I have only read Wright’s Golden Age trilogy, not any of his other novels. I can say that I greatly enjoyed the trilogy. Not only is it good science fiction but it is explicitly libertarian science fiction. There is a distinct Randian influence evident in the main character’s words and actions as well as in the setting and plot.
As a libertarian, I do have a few problems with the libertarian society Wright dramatizes, however. One is that I am skeptical of any government remaining as limited as his over such a long period of time. Unfortunately, Wright, quoted in the article, makes clear that he is not a “true-blue libertarian.” Whatever that means. But better mostly libertarian than mostly not. However, his description of the type of government he thought he had to create for his fictional world in order to make his plot possible makes me wonder how well he understands the nature of the state. How did his government get to be so ultra-minimalist and how did it manage to stay that way? Wright doesn’t provide an adequate explanation. The only workings of the government we are made directly privy to are the (literally) one man army and the “Supreme Court.”
The second major sticking point is a major plot device without which the novels would have been very different indeed. A major part of the ills that pervade Wright’s libertarian society stem from its universal and rigid acceptance of intellectual property rights. Like a good number of libertarians, albeit not a majority, I believe that intellectual property rights are illegitimate (see here and here). Remove them from Wright’s fictional world and many major problems stemming from them disappear. In a society of immortals the royalties accruing from intellectual property will be endless and bountiful. It is thus no surprise that Wright’s fictional society is dominated by a relative handful of mostly older immortals who are absurdly wealthy and control some of the most vital technology. In effect, their dominance is subsidized by the state. Given the obvious ills IP causes in the trilogy it wouldn’t have been difficult to have the main protagonists at least come to doubt its legitimacy, but alas.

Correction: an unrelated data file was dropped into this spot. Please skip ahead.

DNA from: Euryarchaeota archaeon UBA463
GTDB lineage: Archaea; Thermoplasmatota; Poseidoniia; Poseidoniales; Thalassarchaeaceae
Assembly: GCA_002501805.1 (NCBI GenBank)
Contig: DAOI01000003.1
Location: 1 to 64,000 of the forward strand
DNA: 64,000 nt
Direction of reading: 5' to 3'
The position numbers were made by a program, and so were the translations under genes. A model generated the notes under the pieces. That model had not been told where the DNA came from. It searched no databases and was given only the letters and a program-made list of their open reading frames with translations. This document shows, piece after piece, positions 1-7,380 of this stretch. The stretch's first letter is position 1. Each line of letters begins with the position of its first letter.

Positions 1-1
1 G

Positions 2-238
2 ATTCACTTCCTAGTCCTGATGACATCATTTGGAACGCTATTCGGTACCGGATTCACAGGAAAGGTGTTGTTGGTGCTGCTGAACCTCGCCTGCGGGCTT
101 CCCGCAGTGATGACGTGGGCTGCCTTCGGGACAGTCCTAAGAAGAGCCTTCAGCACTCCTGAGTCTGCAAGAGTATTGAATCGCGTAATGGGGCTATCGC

But again, these quibbles aside, I enjoyed the books very much. They were well-written, imaginative, engrossing and very explicitly libertarian. At least one of the three books should have won the Prometheus Award. Perhaps this oversight will be rectified with a Hall of Fame or Special Award.
Given the strong Randian influence, it came as no surprise to me that Wright was an atheist while writing these books. In his own words, a “vehement, argumentative, proselytizing atheist.” I am disappointed to find out that he renounced his atheism, but glad that he survived the heart attack that precipitated his conversion to Christianity. Still, to speculate a bit, it is not so surprising to me that someone I would describe as a militant atheist would have a change of heart. It seems to me there is something similar psychologically about this kind of atheist and proselytizing, especially fundamentalist, Christians. There is something defensive about it* and that to me implies doubt. A mid-life crisis like a near-death experience can be powerful fertilizer for that seed. Ayn Rand was an atheist; not as a primary or starting point, however, but as a consequence of her philosophy. Hence, she described herself not as a militant atheist (or some similar combination of adjectives) but as an intransigent atheist.
*Granted religious conservatives and radical Islamists periodically give us reason to be defensive and even worried, but not enough in my mind to justify it dominating one’s life to the point one can be described as “vehement, argumentative, [and] proselytizing” (or militant).